Colorado, State Census, 1885 (FamilySearch Historical Records)Edit This Page
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Access the records: Colorado State Census, 1885 .
The collection consists of a name index and images of population schedules listing the inhabitants of the state of Colorado. The 1885 census was taken with the assistance of the United States Government. The records are handwritten on pre-printed pages with rows and columns. Not all counties are available.
Counties Included in This Census
Araphoe, Archuleta, Bent Boulder, Chaffee, Clear Creek, Conejos, Costilla, Custer, Delta, Dolores, Eagle, Elbert, El Paso, Gilpin, Grand, Gunnison, Hinsdale, Huerfano, Jefferson, Lake, La Plata, Larimer, Las Amimas, Mesa, Montrose, Ouray, Park, Pitkin, Pueblo, Rio Grande, Routt, Saguache, San Juan, San Miguel, Summit, Weld.
For a list of records by date or locality currently published in this collection, select the Browse link from the collection landing page.
Citation for This Collection
The following citation refers to the original source of the information published in FamilySearch.org Historical Records collections. Sources include the author, custodian, publisher, and archive for the original records.
- National Archives and Records Administration. Central Plains Region. Colorado State Census 1885. National Archives and Records Administration, Central Plains Region, Kansas City.
The following information is listed in the population schedule:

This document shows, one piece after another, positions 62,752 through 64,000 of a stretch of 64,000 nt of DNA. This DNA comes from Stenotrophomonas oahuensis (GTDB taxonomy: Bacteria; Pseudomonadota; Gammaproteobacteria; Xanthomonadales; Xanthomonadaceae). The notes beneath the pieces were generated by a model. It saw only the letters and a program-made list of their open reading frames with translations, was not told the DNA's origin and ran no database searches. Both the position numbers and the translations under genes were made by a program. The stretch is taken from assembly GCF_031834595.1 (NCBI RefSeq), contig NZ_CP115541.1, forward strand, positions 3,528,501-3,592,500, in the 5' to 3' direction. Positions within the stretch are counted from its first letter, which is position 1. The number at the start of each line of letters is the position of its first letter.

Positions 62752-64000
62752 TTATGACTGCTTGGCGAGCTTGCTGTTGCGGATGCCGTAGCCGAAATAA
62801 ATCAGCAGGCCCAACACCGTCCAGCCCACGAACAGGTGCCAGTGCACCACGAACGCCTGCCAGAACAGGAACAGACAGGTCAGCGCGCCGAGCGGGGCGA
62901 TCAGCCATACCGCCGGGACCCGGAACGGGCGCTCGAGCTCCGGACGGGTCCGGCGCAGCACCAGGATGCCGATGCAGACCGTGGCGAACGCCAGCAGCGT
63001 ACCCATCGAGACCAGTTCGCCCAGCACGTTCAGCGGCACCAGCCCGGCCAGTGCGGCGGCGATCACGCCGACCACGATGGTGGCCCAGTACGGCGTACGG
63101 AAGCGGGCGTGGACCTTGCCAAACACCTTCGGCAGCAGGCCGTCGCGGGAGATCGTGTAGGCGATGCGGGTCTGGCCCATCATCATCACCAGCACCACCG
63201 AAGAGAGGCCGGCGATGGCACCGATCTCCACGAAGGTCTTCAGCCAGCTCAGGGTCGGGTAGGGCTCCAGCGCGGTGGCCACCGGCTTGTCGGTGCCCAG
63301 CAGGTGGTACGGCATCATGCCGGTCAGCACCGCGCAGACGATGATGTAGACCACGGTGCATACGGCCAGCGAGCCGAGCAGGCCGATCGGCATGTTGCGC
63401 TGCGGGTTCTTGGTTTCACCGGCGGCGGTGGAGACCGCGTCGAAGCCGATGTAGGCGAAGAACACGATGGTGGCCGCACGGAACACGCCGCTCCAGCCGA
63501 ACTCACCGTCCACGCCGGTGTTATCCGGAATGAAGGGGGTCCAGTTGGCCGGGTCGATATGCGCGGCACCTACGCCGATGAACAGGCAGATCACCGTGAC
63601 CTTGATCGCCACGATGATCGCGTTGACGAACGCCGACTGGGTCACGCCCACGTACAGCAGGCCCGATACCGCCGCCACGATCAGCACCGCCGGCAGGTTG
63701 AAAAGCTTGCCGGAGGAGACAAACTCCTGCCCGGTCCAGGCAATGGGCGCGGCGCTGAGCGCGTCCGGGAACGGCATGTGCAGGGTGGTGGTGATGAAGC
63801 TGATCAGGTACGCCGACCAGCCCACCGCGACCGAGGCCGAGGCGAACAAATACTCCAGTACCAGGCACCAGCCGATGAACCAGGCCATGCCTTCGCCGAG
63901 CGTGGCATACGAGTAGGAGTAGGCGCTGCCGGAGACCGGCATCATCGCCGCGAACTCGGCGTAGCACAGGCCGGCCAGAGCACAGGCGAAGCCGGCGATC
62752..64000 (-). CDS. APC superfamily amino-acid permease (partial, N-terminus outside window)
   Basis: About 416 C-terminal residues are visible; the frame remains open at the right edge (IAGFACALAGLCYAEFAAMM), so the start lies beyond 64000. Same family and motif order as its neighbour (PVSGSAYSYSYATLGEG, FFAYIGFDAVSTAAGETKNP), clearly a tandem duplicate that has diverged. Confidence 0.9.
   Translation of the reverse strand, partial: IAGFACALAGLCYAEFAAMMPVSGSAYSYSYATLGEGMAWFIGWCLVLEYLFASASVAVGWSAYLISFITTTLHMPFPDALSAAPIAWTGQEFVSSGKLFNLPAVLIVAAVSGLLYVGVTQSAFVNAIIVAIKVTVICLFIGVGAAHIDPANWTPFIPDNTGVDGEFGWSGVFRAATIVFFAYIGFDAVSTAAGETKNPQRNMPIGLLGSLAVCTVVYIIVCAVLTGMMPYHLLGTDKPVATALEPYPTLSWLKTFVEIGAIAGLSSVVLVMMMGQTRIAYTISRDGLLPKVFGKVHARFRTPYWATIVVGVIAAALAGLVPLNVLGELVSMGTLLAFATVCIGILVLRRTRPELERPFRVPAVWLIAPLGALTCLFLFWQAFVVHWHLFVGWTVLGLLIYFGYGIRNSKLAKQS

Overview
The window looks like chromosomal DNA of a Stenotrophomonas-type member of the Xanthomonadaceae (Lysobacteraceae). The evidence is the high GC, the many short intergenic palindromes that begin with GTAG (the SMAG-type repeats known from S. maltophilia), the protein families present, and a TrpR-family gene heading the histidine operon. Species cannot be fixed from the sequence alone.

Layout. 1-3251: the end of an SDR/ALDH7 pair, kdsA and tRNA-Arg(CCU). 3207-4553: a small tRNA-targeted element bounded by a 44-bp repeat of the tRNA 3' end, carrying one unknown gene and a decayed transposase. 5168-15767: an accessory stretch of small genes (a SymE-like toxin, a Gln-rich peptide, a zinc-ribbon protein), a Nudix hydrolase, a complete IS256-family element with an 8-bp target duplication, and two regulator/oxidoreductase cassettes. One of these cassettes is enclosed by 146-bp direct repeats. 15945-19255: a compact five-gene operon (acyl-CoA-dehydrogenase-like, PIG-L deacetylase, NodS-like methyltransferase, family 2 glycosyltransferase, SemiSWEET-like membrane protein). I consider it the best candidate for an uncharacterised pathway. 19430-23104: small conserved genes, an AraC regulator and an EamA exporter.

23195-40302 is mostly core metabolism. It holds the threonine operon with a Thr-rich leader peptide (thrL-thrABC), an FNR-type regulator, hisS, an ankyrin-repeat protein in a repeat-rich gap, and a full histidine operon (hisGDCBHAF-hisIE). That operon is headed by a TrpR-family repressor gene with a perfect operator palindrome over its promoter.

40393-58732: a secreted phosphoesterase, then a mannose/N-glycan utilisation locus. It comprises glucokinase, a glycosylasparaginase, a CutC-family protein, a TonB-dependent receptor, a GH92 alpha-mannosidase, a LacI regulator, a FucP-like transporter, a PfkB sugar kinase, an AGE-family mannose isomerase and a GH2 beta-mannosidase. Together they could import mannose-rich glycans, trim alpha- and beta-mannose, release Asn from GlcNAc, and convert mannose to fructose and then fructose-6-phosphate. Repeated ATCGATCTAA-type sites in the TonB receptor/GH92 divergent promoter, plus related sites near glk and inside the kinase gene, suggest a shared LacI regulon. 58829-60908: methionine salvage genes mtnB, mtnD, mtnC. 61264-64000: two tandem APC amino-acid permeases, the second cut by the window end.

- Street name
- House number
- Full name of each member of household
- Relationship to the head of household
- Marital Status
- Profession or occupation
- If attended school within the past year
- If person can read, write, and speak English
- Person's place of birth
- Father's birth place
- Mother's birth place
How to Use the Records
To begin your search you need to know the name and other identifying information such as their age or the names of other members of the household.
Search the Collection
To search this collection using the index:
Fill in the requested information in the initial search page. This search will return a list of possible matches. Compare the information about the ancestors in the list to what you already know about your ancestors to determine if this is the correct family or person. You may need to compare the information about more than one person to find your ancestor.
Be aware there may be inaccuracies such as altered spellings, misinterpretations, and optical character recognition errors if the information was scanned.
To browse this collection you will need to follow this series of links:
⇒Select the "Browse" link in the initial search page
⇒Select the "County"
⇒Select the "Town or Enumeration District Number"
⇒Select the "Schedule" which takes you to the images
Look at the images one by one comparing the information with what you already know about your ancestors to determine which one is your ancestor. You may need to compare the information about more than one person to make this determination.
For tips about searching on-line collections see the on-line video at FamilySearch Search Tips.
Using the Information
When you have located your ancestor in the census, carefully evaluate each piece of information about them. These pieces of information may give you new biographical details that can lead you to other records about your ancestors.
- Use the age listed to determine an approximate birth date. This date along with the place of birth can help you find a birth record. Birth records often list biographical and marital details about the parents and close relatives other than the immediate family.
- Use the race information to find records related to that ethnicity such as records of the Freedman’s Bureau or Indian censuses.
Tips to Keep in Mind
- If they are subject to military service they may have military files in the State or National Archives.
- Occupations listed can lead you to other types of records such as employment or school records; children’s occupations are often listed as “at school.”